War of the Rebellion: Serial 026 Page 0942 NORTH CAROLINA AND S. E. VIRGINIA. Chapter XXX.

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gades on the Rappahannock at any moment, but think that the enemy will not be able to make a move there before April 10. I hope that you may be able to reduce the garrisons at Washington and New Berne before that time, the former at least. If you deem the latter not advisable, return the two brigades of General Pickett's division as soon as you have accomplished the former and gotten out the meat supplies. I do not expect you to take Washington, of course, if it is found to be more difficult than you anticipated. Exercise your own good judgment in the matter. The important question is to draw in all of the meat rations that can be had. I have already written you not to confine yourself strictly to the prices fixed by the Subsistence Department if you find that a higher price will facilitate your operations. Every vehicle in the country should be put in use and at liberal rates of transportation so as to haul in supplies for our armies. I wish you would advise me of the probable quantity of meat that you may be able to get as soon as you can get the proper data. We may have to make an advance move up here so as to get out the supplies from the counties east of the Chowan. If you are likely to get enough from Hyde, & c., the latter move will not be necessary. I hope that my Whitworth gun has reached you ere this. The party is tolerably well experienced in the use of it.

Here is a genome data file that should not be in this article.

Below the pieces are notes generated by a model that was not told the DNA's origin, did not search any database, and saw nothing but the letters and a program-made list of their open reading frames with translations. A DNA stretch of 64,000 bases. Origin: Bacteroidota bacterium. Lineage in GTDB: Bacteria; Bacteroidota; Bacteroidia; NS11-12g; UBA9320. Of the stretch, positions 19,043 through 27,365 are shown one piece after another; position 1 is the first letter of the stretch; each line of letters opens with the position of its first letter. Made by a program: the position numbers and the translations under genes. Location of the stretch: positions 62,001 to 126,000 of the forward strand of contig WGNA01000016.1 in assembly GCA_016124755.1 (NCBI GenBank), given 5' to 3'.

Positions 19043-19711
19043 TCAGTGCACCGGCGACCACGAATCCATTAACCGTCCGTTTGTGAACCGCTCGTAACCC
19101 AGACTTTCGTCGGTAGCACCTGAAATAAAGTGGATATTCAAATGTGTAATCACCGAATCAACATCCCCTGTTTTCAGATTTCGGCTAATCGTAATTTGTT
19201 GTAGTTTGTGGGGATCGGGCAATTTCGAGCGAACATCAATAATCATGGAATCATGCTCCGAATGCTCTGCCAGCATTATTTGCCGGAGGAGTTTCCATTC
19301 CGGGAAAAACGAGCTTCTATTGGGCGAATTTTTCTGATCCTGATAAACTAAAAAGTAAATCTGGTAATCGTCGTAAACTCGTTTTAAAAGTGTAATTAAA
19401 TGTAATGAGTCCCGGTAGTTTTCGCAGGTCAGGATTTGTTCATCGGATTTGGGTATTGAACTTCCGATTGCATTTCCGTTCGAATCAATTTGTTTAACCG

I remain, general, very respectfully, your most obedient servant,

JAMES LONGSTREET,

Lieutenant-General, Commanding.

HEADQUARTERS, March 24, 1863.

General R. E. LEE, Commanding, & c.:

GENERAL: I have the honor to inclose a report of Major Moses on the subject of subsistence for our armies. He has just returned from a tour through Virginia and North Carolina and from a visit to the Commissary-General. This report is the result of his observations. The particular counties referred to by him as containing abundant supplies for our armies are now in the enemy's lines. We can occupy that country and draw the supplies out with another division of my old corps, but I do not think it would be prudent to attempt such a move with a less force. The divisions of Generals Pickett and Hood, with one other brigade (Davis'), are all the troops that I can command for this service. The enemy has at Suffolk and in supporting distance 27,000 men - 21,000 that came down from General Hooker's army and 6,000 that were at Suffolk before. I think that a move against Suffolk would draw off re-enforcements from General Hooker's army unless we can act promptly enough to prevent it. I submit the case for your determination. If we can supply our army otherwise the expedition should not be made. If it is a case of necessity we should lose no time. I fear that our necessities may be exposed by the expeditions that are now out in Eastern North Carolina for the same purpose, and when it becomes known to the enemy he will make a great effort to prevent us from moving to those important counties. If we find it necessary to make this move I desire to have a consultation with you before it sets out.

I remain, very respectfully, your obedient servant,

JAMES LONGSTREET,

Lieutenant-General, Commanding.